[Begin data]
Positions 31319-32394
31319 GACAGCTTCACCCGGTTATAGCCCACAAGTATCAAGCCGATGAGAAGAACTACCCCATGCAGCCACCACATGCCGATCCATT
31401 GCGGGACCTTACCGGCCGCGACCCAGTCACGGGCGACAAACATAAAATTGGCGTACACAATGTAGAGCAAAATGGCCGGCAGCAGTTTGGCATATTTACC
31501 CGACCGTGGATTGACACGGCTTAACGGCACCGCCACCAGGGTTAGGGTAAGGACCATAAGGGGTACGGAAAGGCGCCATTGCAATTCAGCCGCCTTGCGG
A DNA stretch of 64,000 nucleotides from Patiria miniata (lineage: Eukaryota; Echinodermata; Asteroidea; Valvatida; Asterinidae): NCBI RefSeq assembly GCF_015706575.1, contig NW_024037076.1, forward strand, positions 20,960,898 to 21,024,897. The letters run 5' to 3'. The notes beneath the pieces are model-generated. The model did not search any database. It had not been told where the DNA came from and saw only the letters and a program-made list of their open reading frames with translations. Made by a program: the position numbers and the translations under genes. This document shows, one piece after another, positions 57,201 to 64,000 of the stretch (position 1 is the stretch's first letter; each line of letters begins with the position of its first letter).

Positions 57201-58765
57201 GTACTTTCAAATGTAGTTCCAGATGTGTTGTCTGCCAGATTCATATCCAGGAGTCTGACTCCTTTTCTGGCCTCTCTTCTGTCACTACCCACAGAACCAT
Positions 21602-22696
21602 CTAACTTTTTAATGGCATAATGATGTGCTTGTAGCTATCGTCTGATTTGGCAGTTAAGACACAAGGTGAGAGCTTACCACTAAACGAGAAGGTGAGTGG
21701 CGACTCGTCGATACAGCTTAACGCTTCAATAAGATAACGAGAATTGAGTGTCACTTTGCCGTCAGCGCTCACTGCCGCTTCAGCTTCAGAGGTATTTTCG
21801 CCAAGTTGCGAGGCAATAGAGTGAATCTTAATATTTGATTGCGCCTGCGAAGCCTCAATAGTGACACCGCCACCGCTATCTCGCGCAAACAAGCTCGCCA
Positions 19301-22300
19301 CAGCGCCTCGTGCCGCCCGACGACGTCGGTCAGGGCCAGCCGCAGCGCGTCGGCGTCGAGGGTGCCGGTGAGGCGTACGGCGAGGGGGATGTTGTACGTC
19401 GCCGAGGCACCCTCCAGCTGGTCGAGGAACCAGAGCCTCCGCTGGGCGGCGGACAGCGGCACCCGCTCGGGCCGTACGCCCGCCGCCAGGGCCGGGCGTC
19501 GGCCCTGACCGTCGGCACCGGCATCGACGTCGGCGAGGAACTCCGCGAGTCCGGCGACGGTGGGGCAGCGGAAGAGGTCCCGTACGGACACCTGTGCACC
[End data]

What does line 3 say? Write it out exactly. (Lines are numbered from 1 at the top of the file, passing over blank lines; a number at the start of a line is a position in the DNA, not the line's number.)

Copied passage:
31401 GCGGGACCTTACCGGCCGCGACCCAGTCACGGGCGACAAACATAAAATTGGCGTACACAATGTAGAGCAAAATGGCCGGCAGCAGTTTGGCATATTTACC